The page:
Monday, 16 March 2015

Saint Patrick's Day: Everyone's Irish!

        March 17 is St. Patrick's Day.
Saint Patrick's life is, like the lives of many early saints, a heady mixture of fact and fiction. What makes him stand out, however, is that the Irish Church adopted him as Ireland's patron saint in the 7th Century. Since at least 1737, when the Charitable Irish Society of Boston (Massachusetts) sponsored a celebration for St. Patrick's Day, he has been celebrated as the personification of Irishness. Today parades and festivals honor him throughout the world.
What we do know about St. Patrick may surprise you.
He wasn't Irish, for one thing. He was born in the late 4th Century to a wealthy Roman British family in England--where, exactly, is disputed, although it is agreed the place was near the coast. When he was 15, he committed some undisclosed sin that was to haunt him all his life.
Irish hills and fields
        Irish raiders introduced him to Ireland.  At 16, Patrick was captured in a coastal raid and taken to Ireland. He was then sold as a slave and for six years, herded sheep among the green hills of Ireland.  He relates how he escaped back to England with the help of God, and studied to become a priest. The Ireland he had escaped was largely a pagan land, a patchwork of small states ruled by chieftains. Although Christianity had made inroads there, it was not yet widespread.
Patrick proposed to change that.  He used his knowledge of the culture to connect with the Irish, and made many converts.
        He did not, however, chase the snakes from Ireland. There were never any  snakes there to be driven out. Nor has he ever been formally canonized as a saint by the Catholic Church, though he is recognized as a saint.
Putting on the Green!
        The celebration of St. Patrick's day that is now a worldwide phenomenon was originally a quiet religious observance in Ireland. Beginning with the 1737 Boston celebration, and continuing with the first St. Paddy's Day parade in New York City in 1762, it was Irish immigrants to the U.S. who turned St. Patrick's Day into an international celebration. The festivities came home to Dublin only in 1995!
         In the U.S., the day means "putting on the green," that is, wearing green in honor of Ireland and turning rivers (and rivers of beer) green with coloring. The best places to be are Boston, New York, or Chicago, but almost any U.S. city with a significant Irish population (which is most of them) will have some sort of Irish party.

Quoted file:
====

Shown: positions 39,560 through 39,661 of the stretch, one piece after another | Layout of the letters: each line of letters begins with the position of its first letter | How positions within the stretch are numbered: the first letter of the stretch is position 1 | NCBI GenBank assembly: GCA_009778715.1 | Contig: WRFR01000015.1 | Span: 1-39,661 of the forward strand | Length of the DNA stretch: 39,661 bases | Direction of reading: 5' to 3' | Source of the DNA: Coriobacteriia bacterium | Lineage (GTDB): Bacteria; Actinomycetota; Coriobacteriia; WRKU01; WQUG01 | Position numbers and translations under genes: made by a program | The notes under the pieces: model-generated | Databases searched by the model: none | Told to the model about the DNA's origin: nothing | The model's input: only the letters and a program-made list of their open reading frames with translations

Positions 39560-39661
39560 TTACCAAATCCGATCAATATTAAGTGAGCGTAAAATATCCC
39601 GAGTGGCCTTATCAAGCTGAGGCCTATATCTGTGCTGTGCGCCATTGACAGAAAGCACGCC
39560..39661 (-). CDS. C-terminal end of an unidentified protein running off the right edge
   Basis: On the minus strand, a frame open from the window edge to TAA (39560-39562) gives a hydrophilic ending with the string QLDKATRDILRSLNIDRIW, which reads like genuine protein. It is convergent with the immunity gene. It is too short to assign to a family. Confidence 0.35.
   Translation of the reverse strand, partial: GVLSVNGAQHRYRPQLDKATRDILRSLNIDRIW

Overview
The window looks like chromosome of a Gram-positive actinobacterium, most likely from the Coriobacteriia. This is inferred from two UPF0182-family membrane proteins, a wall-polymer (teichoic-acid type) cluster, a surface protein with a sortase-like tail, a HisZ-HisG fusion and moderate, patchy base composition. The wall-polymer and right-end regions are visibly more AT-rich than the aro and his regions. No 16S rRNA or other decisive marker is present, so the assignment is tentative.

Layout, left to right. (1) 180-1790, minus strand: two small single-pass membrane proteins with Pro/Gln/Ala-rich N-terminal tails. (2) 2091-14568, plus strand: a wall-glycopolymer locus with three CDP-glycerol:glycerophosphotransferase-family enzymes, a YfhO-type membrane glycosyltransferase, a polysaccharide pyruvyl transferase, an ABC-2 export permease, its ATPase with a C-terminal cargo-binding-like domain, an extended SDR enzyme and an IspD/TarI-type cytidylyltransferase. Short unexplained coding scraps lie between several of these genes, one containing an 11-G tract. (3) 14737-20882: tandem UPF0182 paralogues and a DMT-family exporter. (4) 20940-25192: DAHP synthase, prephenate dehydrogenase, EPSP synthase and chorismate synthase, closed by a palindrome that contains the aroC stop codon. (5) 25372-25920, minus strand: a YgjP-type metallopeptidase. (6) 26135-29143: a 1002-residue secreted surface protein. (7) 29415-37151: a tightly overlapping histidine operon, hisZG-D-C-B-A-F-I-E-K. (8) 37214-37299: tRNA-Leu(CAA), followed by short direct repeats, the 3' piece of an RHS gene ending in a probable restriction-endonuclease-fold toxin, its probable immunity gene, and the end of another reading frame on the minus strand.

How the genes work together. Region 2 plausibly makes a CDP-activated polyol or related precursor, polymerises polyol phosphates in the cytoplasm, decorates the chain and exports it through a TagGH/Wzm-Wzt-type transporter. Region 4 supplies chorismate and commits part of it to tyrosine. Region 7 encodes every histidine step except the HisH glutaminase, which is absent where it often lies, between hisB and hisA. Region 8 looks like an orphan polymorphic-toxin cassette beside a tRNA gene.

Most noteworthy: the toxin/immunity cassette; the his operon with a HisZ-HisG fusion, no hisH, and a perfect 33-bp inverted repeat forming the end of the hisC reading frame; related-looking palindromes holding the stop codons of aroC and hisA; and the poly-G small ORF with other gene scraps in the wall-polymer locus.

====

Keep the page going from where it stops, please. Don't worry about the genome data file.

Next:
On March 17, everyone is Irish. So  join the traditional toast to the Emerald Isle with a glass of Irish whiskey or a Guinness! Happy St. Patrick's Day!

Sunday, 15 March 2015

World Water Day, March 22, 2015: Water and Sustainable Development

        Think for a minute about water.
Open your kitchen tap and out it comes, letting you cook or wash. After a hot day at work or school, your shower feels so good! Throughout your day, water carries away your waste without you thinking much about it.
But water does a whole lot more.
Water makes energy. According to the U.N., over 80% of power generation comes from thermal electricity: water turned into steam that drives generators. Another 16% of energy comes from hydroelectric dams.
Water grows our food. In many parts of the world, we need to irrigate with water to grow crops, and livestock needs water to drink.
Water helps make products, lots of water. Ten liters of water are needed to make one sheet of paper! This means manufacturing jobs depend on water supply.
The kids in First Year of ESO have been learning about the water cycle. Every molecule of H2O is recycled and reused over and over again. Imagine: You are outside the Instituto and a raindrop falls on your face. Then it falls on the ground. It runs off along the pavement before being caught in a drain. The drain takes it to the Tinto, which takes it to the Atlantic.
The water cycle at work over Gran
Canaria: evaporation of blue,
sunlit water; condensation as
cloud; precipitation as rain
squalls falling on the land.
Under a hot sun, the water molecule in the Atlantic heats and evaporates, and turns into water vapor. Then it rises into the sky. When it hits cooler air, it condenses and becomes part of fog or a cloud. This same cycle is repeated with various players (you drink water, you urinate or sweat, the water goes into the drainage system, and so on... or a tree takes ground water into its roots, then its leaves transpire water which turns to water vapor and rises, and so on...), with our little H2O molecule transforming over and over again.
BUT. Although the water cycle tries very hard to keep clean water moving so it can do all the thousands of jobs it has to do, people often get in the way. Mines and industry pollute ground water and rivers; this can lead to poisoning fish, shellfish, and people. Over-heated water discharged into water bodies can harm both plants and animals that depend on that water body.
Overuse of water means that the water cycle is distorted: some places get far too much water; other places get none at all. Both situations can lead to economic hardship, disease, and conflict.
We have to conserve our water and protect its quality. That's what "sustainable" means. There's enough water for everyone--if we use it properly. That means keeping it clean and using it wisely, without wasting it.
So let's celebrate water and its sustainable use on March 22! You can learn more at: